Thousands were without running water and power in central Japan on Sunday after Typhoon Talas dumped record rains on the region, triggering floods and landslides, and leaving at least two dead.
The body of a man in Kakegawa city, Shizuoka region, was pulled from what remained of his house on Saturday after a landslide destroyed it, a regional disaster management official told AFP.
"Another male (in neighbouring Fukuroi city) was driving to his home (Saturday) when the water level rose and his vehicle apparently stopped. While the individual tried to walk home, he was believed to have died," the official said.
Another man was still missing in Kawanehoncho town in Shizuoka after his vehicle fell into a hole that opened up in the roadway, he said, adding that three others suffered minor injuries.
Typhoon Talas battered central Japan on Friday and Saturday as it swept by just off the Pacific coast, dumping more than 40 centimetres (16 inches) of rain in a 24-hour period in communities in Shizuoka, according to Japan Meteorological Agency.
It was downgraded to a depression Saturday morning before moving back out to the Pacific.
Heavy rain from the storm sparked landslides, including in remote mountains in Shizuoka, causing several electricity pylons to fall and snap, resulting in as many as 120,000 households losing power Saturday.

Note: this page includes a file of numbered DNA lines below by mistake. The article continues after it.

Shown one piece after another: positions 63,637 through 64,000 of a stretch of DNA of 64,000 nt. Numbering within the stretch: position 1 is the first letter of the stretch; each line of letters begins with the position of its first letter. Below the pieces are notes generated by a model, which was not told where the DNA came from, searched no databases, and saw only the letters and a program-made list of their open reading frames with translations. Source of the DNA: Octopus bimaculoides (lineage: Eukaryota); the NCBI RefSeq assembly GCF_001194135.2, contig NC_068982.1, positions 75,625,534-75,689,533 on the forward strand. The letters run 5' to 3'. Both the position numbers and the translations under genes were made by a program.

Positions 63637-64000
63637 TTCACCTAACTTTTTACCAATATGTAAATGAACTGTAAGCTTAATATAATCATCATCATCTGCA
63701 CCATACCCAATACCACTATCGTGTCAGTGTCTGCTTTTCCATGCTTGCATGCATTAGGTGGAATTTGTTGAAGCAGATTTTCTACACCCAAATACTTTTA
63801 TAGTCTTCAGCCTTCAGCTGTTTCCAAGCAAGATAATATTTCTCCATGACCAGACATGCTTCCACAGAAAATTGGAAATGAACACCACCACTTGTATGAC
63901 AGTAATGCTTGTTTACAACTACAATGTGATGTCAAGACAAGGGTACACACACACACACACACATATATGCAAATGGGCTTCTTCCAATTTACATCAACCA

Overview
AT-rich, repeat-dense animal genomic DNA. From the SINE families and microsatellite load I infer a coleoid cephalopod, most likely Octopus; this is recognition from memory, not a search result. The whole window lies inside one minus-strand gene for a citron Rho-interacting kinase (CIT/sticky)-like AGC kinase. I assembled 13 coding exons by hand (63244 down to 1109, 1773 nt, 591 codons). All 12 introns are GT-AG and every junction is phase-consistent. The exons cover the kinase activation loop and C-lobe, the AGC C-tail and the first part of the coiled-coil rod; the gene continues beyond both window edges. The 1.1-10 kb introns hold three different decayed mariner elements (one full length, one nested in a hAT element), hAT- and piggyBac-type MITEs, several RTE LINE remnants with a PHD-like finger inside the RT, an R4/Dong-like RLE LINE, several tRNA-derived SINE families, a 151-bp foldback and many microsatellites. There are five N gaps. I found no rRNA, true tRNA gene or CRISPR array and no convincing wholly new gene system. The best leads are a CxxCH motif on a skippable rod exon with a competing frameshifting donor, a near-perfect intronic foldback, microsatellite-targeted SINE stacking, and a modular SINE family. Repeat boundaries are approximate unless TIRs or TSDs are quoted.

As of Sunday afternoon, 2,910 households in Shizuoka and the neighbouring Gifu region were still without power, according to regional utility Chubu Electric Power.
"As for those areas where restoration crews are not able to reach due to blocked roads after landslides, we will make progress while analysing the conditions of the landslides," the utility said.
Around 55,000 households in Shizuoka were without running water after debris clogged a water inlet.
Municipal officials were working with the coastguard to provide clean water to residents.
"Currently, we are working to remove debris from a water inlet. But for now we are unable to give any estimate as to when it can be restored," the regional government said in a statement Sunday morning.
Japan routinely experiences severe damage from typhoons in summer and autumn.
Last weekend, Typhoon Nanmadol slammed into southwestern Japan, killing four people and injuring 147 others.